June 24, 2010

Book Blurbs of June, Part I: Harmonic Feedback and Nothing But Ghosts

Before I get into the blurbs, I just want to say that Finding Wonderland is going to represent at ALA this year, by which I mean Tanita is going and I'm envious but glad. Have fun this weekend, everyone!

Oh, one last thing....... Look at this! And THIS! Wheeeee! OK, enough about me.

If you've ever felt awkward around other people, if you've ever felt shy or detached or even just a little different, you'll really feel for Drea in Tara Kelly's debut novel Harmonic Feedback. Though Drea has been diagnosed with ADHD and "a touch of Asperger's," she's eminently relatable and, in some ways, the most normal person in her family. She's intelligent and musically gifted, but has trouble connecting with others...or so she's always been told.

The brilliant part about this book is that it leaves it up to the reader to decide how much of Drea's "issues" are truly innate and how much is a perfectly reasonable reaction to difficult circumstances and an unusual upbringing. After all, who's going to find it easy to connect with people when you move to a new town every year or two? Nevertheless, now that Drea and her mother have settled in Bellingham, she acquires a couple of new friends almost despite herself, despite her defenses. Of course, letting her defenses down opens her up to new hurts as well as rewards. I really related to Drea—I don't have Asperger's or ADHD, but I think just about every writer knows what it's like to feel like you're an observer, like you're on the outside looking in.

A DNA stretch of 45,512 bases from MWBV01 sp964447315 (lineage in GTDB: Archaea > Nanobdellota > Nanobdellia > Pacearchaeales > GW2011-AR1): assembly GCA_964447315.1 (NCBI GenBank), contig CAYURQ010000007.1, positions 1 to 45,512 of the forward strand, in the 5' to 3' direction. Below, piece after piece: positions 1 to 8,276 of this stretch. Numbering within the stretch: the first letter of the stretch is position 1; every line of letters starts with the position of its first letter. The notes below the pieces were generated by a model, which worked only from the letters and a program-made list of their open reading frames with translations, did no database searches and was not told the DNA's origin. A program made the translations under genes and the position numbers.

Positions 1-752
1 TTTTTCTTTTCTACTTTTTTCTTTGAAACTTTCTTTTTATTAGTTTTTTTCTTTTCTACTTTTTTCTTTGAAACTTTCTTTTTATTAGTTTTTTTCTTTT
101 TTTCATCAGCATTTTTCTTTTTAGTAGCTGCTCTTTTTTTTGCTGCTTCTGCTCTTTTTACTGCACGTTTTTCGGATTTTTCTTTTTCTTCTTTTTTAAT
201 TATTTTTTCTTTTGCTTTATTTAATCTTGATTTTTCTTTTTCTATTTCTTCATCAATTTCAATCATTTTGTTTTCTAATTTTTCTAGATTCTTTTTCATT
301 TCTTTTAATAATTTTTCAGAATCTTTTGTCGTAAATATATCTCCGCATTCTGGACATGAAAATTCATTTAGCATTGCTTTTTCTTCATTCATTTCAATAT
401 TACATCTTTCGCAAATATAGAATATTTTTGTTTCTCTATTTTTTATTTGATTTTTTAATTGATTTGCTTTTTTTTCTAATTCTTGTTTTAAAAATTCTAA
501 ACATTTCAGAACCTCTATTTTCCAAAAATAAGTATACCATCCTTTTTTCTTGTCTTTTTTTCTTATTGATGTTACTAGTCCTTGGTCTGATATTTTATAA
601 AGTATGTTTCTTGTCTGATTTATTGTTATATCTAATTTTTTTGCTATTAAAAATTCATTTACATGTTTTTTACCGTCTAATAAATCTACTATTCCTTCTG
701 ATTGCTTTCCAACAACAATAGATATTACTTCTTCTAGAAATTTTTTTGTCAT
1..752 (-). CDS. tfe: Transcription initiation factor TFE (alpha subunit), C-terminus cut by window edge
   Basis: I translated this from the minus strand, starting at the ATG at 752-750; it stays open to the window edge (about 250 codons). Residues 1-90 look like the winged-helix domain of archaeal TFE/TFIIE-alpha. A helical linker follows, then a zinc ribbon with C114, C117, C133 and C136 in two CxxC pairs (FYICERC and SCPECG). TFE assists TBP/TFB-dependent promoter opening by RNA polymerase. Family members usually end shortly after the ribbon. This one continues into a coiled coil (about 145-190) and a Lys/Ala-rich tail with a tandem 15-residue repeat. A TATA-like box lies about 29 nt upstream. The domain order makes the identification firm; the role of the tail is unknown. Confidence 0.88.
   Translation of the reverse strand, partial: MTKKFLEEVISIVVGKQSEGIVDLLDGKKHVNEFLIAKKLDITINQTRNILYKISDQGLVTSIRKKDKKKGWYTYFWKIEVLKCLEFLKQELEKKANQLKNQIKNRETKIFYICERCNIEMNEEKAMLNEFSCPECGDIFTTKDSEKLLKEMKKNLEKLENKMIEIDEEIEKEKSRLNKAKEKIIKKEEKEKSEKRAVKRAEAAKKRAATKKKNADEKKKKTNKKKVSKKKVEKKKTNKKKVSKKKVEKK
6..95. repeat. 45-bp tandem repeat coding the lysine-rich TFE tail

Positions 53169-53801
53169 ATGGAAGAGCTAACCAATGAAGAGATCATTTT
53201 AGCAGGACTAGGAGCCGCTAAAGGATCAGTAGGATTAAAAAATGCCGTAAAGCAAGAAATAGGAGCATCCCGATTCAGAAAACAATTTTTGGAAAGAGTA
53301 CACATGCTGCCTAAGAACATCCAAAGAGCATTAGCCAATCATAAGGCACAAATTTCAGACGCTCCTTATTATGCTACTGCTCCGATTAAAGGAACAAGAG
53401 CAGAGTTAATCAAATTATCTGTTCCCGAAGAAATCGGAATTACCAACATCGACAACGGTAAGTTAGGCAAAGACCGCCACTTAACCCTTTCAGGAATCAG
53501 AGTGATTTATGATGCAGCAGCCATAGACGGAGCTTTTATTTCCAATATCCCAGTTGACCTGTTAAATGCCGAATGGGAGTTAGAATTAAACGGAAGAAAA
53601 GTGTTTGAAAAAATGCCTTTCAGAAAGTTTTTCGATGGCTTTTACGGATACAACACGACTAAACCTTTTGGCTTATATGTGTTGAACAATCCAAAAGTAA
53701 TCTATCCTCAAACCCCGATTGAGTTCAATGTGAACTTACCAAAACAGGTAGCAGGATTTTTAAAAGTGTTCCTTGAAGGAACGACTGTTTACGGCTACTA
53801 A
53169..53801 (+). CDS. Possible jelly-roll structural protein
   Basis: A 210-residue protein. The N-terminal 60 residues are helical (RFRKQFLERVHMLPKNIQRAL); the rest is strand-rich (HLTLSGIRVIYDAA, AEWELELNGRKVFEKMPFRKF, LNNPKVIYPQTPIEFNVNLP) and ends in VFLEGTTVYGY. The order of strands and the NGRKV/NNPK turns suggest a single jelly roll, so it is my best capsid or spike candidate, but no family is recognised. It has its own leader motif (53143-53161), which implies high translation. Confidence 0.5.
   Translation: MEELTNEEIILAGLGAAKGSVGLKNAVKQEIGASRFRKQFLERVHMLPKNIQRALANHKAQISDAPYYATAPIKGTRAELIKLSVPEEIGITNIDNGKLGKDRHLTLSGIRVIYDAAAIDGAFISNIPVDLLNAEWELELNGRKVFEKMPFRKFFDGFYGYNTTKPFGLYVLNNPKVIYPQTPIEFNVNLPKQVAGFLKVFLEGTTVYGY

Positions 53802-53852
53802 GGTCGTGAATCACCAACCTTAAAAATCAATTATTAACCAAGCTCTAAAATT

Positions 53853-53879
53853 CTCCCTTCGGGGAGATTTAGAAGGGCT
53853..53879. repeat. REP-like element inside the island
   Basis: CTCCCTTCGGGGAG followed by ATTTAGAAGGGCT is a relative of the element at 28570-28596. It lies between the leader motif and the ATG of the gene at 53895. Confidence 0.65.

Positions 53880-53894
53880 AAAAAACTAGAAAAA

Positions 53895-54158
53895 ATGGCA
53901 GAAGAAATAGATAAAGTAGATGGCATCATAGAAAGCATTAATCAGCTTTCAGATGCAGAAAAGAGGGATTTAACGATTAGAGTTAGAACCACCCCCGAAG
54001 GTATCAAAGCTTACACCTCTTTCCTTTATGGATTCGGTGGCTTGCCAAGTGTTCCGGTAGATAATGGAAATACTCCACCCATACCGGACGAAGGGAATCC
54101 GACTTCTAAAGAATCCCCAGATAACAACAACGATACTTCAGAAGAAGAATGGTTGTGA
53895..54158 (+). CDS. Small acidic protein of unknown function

I received a review copy of this book from literaticat. (Thank you!) Buy Harmonic Feedback from an independent bookstore near you!

Every one of Beth Kephart's books seems to have a quiet thoughtful strength about it, and more than one of her protagonists has the driving internal need to discover something about themselves or about someone else—often both. Perhaps that's how they derive their inner strength—through discovery. Nothing But Ghosts finally made itself available at my library, and it fits nicely in with her other titles. Like her other books, it's tightly, simply, but vividly written.

Katie is still learning to deal with her mother's death from cancer the preceding winter, but she and her dad have fallen into a kind of routine by the following summer. While her dad restores paintings in his workshed and cooks up a storm for dinner, part of Katie's routine is her summer job gardening at the massive estate of the mysterious Miss Martine. In the process of working there, she discovers intriguing secrets about the owner of the place, and she also discovers friendship and love after having closed herself down for months after her mother's death. Where the everyday and the unusual interweave and lead one another along—that's the stuff of life, and this book is in many ways about the small moments of life, the ones that are easy to miss if you aren't careful. As always, I'm in awe.

I got this book at the Stanislaus County Library. Buy this book from an independent bookstore near you!


Charlotte said...

Yay for you, Sarah! Many congraulations!

C. K. Kelly Martin said...

Woohoo! I just pre-ordered The Latte Rebellion. It sounds great.

Sarah Stevenson said...

Yay! Thanks, you guys. :) I hope it doesn't disappoint. (I'm starting to have fears that people will read it and think, THAT'S what's going on in her head??)